It’s 9am. Students of class IX at the Noolkunta Jila Parishad High School in Chittoor district, Andhra Pradesh, are sitting impatiently as their class teacher marks attendance, when they spot the yellow Agastya International Foundation bus driving into the school premises.
Back from Dussehra vacation, the students at this government-run school can’t contain their excitement. They are delighted that their first day won’t be spent in the classroom. They will going to the 172-acre Agastya International Foundation campus—a 40-minute bus ride from their school—in Gudivanka, near Kuppam, where they will learn science as part of a free programme run by the foundation.
Little Einsteins: Children at the Agastya campus learn scientific concepts through models. Aniruddha Chowdhury/Mint
Far from the drone of theory-based science classes, for the children, learning at Agastya means experimenting with chemicals in a laboratory, picking flowers for botany lessons and putting together simple robots at the robotics centre.
“We pick up students from the same class from various schools in villages and small towns within a 30-40km radius from here on a daily basis,” says Jayamma, an administrator at Agastya, which is supported by the Sarva Shiksha Abhiyan, a government of India initiative for the universalization of primary education across India.
The children, from classes III to X, spend the entire school day on the campus and usually pack their mid-day meals (free in all government schools) in boxes to eat there. Each student gets to visit the centre at least four-five times in one academic year, says Shibu Shankaran, the campus head.
The Agastya story began in 1999, when Ramji Raghavan, a former non-resident Indian and banker returned to India from London with a desire to work in the field of rural education. “I am not a scientist, but I always thought that I wanted to start a space that would spark creativity,” says Raghavan. The idea was to encourage learning that would move away from the conventional rote-based learning.
“In 1998, I was chatting with P.K. Iyengar, the former head of the Indian Atomic Energy Commission, and he told me that India has had great success in creating scientists in the middle and higher classes, but has somehow failed to disseminate a scientific temper among the masses,” he says. This was the big idea that Raghavan was looking for, and Agastya was born with the aim to take science to the masses.
Raghavan set out to create the science centre that is now a state-of-the-art campus in a rocky wasteland in Chittoor district. Initial financial hiccups meant that Raghavan had to alter his plan. Instead of starting with a campus, he rolled out a mobile lab in August 2002. The lab, equipped with low-cost models donated by the Homi Bhabha Centre for Science Education and a trained teacher, was an immediate hit with the children in Kuppam, where the pilot project began.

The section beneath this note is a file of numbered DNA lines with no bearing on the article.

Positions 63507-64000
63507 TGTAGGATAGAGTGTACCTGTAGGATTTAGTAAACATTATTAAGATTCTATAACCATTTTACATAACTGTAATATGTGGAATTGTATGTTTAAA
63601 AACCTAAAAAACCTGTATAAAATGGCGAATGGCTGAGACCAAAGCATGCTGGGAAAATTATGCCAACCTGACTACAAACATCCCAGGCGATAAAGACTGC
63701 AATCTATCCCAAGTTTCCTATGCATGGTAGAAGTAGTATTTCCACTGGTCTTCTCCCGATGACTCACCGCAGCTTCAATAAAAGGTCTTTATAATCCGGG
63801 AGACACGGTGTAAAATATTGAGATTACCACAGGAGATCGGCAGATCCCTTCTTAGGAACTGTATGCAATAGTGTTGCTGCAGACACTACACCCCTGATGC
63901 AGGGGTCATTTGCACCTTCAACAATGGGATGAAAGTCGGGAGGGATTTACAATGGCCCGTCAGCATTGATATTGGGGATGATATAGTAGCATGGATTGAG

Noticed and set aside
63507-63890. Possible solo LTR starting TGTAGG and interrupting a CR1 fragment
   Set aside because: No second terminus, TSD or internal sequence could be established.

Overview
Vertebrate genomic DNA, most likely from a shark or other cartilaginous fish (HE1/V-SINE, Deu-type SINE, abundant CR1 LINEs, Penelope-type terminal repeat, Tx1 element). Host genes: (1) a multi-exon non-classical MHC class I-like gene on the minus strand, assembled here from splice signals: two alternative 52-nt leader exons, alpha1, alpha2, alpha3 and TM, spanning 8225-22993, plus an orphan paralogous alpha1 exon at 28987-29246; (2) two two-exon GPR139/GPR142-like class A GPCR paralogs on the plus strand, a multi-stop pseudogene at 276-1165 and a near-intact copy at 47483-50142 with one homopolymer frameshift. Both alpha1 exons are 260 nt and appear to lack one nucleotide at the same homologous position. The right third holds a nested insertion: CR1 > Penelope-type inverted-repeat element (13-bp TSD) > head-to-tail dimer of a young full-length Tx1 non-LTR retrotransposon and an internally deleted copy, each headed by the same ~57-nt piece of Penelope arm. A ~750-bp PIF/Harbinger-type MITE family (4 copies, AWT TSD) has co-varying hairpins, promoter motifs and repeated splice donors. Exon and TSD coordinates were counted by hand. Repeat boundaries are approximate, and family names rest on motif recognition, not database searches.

“The mobile lab also helped us sense the enthusiasm with which children would take to learning,” says Raghavan. Agastya now has 60 mobile labs that travel around Karnataka and Andhra Pradesh, adds Raghavan.
On the day we visited the centre, there were 625 rural students on the campus which has labs dedicated to physics, chemistry, botany, math, robotics. The discovery lab is modelled after the Exploratorium in San Francisco, US. Bhishma’s Chair in the discovery lab is the most popular model—it is a chair with a bed of nails. “Sit on it ma’am,” a child urged, “see, it doesn’t hurt,” he proclaimed in Telugu, and then started to explain in mathematical terms: Pressure is equal to force divided by area.
Most of the teachers at the centre come from the surrounding areas and instruct the children in Telugu, also the medium of instruction at the local schools. “But language is rarely a barrier. The form of teaching is very demonstrative,” says Shankaran.
The foundation has 400 full-time staff, of whom 60% are instructors. In addition to the free programmes for rural children, the foundation also conducts community reach programmes every evening; instructors go to villages and conduct workshop on topics such as medicinal plants and hygiene for both adults and children. “The community reach programmes help us mobilize those who are hesitant to send their children to school,” says Jayamma, adding that the ultimate aim at Agastya is to help children learn and make learning fun.
Agastya International Foundation: www.agastya.org